For almost two decades Hollywood has failed to adapt Ayn Rand's 1,100 page epic Atlas Shrugged, which tells the story of Dagny Taggart, an industrialist struggling in a dystopian America where society's most enterprising innovators, led by the enigmatic John Galt, are disappearing in response to an increasingly centralized, socialist government. Despite attracting a number of potential big stars over the years - Angelina Jolie, Brad Pitt, Robert Redford, Clint Eastwood, the list goes on - the project has continually stalled.
However, entrepreneur John Aglialoro, who bought the rights to the book back in 1992 for one million dollars, now plans to begin work on the film himself, though he still has no cast. Aglialoro, who helped pen the script with writer Brian O'Tool, is reportedly moving ahead with novice director Stephen Polk. Though Aglialoro claims he's working to court Charlize Theron or Maggie Gyllenhaal for the role of Taggart, neither is yet confirmed.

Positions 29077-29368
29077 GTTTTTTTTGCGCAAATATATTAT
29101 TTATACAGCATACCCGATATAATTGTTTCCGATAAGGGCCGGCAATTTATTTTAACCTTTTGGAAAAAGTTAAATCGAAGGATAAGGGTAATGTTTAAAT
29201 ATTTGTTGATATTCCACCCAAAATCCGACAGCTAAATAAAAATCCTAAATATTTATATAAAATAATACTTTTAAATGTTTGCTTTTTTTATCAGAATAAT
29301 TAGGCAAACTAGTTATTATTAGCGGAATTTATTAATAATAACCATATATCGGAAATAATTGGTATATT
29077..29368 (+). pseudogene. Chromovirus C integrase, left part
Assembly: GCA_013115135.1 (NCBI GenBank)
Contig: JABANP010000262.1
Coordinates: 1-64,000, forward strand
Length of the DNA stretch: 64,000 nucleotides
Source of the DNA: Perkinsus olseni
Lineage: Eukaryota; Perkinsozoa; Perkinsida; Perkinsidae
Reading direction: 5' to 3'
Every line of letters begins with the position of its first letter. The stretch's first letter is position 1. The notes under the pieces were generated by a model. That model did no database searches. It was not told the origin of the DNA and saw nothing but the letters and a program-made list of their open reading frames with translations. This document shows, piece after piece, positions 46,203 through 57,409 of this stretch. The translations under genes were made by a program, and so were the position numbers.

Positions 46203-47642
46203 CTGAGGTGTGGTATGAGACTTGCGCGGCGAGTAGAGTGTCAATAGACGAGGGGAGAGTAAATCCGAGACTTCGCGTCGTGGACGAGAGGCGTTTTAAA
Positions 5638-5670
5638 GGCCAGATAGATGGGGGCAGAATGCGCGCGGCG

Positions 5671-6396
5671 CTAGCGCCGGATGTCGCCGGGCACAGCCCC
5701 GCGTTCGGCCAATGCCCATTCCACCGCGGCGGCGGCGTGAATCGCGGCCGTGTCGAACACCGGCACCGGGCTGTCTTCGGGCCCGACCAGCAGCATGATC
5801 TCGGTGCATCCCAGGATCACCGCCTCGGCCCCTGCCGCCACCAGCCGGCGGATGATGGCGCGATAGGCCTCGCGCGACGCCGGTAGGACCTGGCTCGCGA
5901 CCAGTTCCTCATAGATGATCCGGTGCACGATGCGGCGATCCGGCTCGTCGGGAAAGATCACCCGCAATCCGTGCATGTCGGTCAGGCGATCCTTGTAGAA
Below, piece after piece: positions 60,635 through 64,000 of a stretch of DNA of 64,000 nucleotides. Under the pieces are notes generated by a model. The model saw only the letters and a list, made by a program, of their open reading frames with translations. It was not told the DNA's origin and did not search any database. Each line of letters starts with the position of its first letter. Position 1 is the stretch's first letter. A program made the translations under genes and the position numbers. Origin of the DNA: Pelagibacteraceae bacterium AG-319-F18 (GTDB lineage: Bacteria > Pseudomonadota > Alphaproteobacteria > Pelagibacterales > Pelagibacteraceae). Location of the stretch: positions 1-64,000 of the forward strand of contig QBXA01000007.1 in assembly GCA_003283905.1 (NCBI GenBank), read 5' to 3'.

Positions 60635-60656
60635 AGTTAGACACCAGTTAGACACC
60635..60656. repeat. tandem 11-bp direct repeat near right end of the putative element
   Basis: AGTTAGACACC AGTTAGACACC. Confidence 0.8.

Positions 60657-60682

Undeterred, Polk says they plan to push ahead with production even if they can't attract A-list talent. “For more than 15 years, this has been at studios and there has been a whole dance around who’ll play the iconic roles,” said Polk. “Everybody is saying, how can you shoot this movie without a star? We’re shooting it because it’s a good movie with great characters. We've been in pre-production for months, but kept it a mystery."
Of course, it is not unheard of for independent films to get off the ground in this manner. But the parallels between Aglialoro's uncompromising gusto in undertaking this project independently and the individualist ethos of Rand's work make this quixotic endeavor particularly intriguing. Still, the rush to begin production could just be a ploy to keep an option on the material from expiring.
Although Rand's Atlas Shrugged has been lauded by a diverse readership since its publication in 1957, it's interesting timing in liberal Hollywood for a story that has historically appealed to conservative and libertarian readers. Even if the film flops, one wonders if the story's message could be co-opted by the burgeoning 'tea-party' movement. Stay tuned.